Ruby’s Fund and Prism are already collaborating to ensure the continued success of the charity to help parents, carers and children have the fun and support they deserve.  Top of Alison’s list is to develop the information and resources available and make them easier to access for carers.  Though things have come a long way since she started the charity, Alison says, “the medical professionals are fantastic at dealing with the medical side of things, but it’s still very difficult for parents of children with special needs to find practical information out there on things such as equipment, local support, social activities, helpful websites etc. and they still very much rely on word of mouth”.  Working with Prism she wants to share her trusted network by offering a private on-line forum where parents can safely log in and have a chat or look for help on subjects relevant to them, such as an autism or post-natal depression website for example.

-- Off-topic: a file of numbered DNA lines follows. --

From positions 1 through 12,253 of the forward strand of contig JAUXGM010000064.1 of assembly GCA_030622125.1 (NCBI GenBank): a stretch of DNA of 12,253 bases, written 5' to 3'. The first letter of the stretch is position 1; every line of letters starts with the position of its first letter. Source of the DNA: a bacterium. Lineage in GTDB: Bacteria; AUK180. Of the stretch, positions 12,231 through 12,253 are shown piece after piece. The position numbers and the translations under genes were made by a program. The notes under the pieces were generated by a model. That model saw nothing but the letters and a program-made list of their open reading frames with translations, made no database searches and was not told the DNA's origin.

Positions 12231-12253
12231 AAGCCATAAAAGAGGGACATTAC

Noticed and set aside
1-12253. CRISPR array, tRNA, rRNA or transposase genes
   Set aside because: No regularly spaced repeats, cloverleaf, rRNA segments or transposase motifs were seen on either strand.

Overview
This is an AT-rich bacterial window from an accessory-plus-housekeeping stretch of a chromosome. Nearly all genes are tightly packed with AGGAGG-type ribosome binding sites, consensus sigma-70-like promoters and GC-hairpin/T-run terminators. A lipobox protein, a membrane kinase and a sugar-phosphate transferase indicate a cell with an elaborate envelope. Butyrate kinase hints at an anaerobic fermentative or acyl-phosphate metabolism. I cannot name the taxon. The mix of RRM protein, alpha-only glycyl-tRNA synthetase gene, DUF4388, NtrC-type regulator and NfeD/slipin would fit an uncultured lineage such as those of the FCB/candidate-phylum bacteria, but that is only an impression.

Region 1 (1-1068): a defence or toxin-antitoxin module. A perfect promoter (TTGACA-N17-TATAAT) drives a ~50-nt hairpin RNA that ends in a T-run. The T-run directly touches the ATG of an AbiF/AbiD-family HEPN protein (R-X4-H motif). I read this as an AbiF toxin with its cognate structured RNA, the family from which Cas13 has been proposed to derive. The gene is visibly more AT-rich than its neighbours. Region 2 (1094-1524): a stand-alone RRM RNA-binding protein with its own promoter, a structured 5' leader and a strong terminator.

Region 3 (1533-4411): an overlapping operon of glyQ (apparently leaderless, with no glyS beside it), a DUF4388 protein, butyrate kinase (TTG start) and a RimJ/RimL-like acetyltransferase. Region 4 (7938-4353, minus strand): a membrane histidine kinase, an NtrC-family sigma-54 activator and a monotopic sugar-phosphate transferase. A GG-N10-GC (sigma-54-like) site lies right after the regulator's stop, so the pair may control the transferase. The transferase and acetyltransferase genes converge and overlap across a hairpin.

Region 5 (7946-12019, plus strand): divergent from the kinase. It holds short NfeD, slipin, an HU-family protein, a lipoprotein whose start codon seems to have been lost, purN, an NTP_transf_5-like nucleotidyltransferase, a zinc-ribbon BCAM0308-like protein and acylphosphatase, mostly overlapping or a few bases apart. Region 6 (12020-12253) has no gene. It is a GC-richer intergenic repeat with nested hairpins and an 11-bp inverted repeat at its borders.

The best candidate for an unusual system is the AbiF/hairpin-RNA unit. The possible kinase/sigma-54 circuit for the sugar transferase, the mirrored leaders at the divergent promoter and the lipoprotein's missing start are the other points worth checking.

They are also developing an app together that will capture data on service users providing valuable statistics to help them apply for funding and develop a database that can be used for targeted communications and newsletters. 

Much needed funds

Ruby’s Fund also have plans to become a short break provider for children with complex and specialist needs, build an outside sensory garden and lots of fundraising plans including drop in sessions, discos, and parties.  Prism’s £1000.00  donation from their Winter Wonderland event will help with the development of the App and streamlining the management of the centre.  It’s going to be a busy and successful future for Ruby’s Fund and we’re only too happy to help them.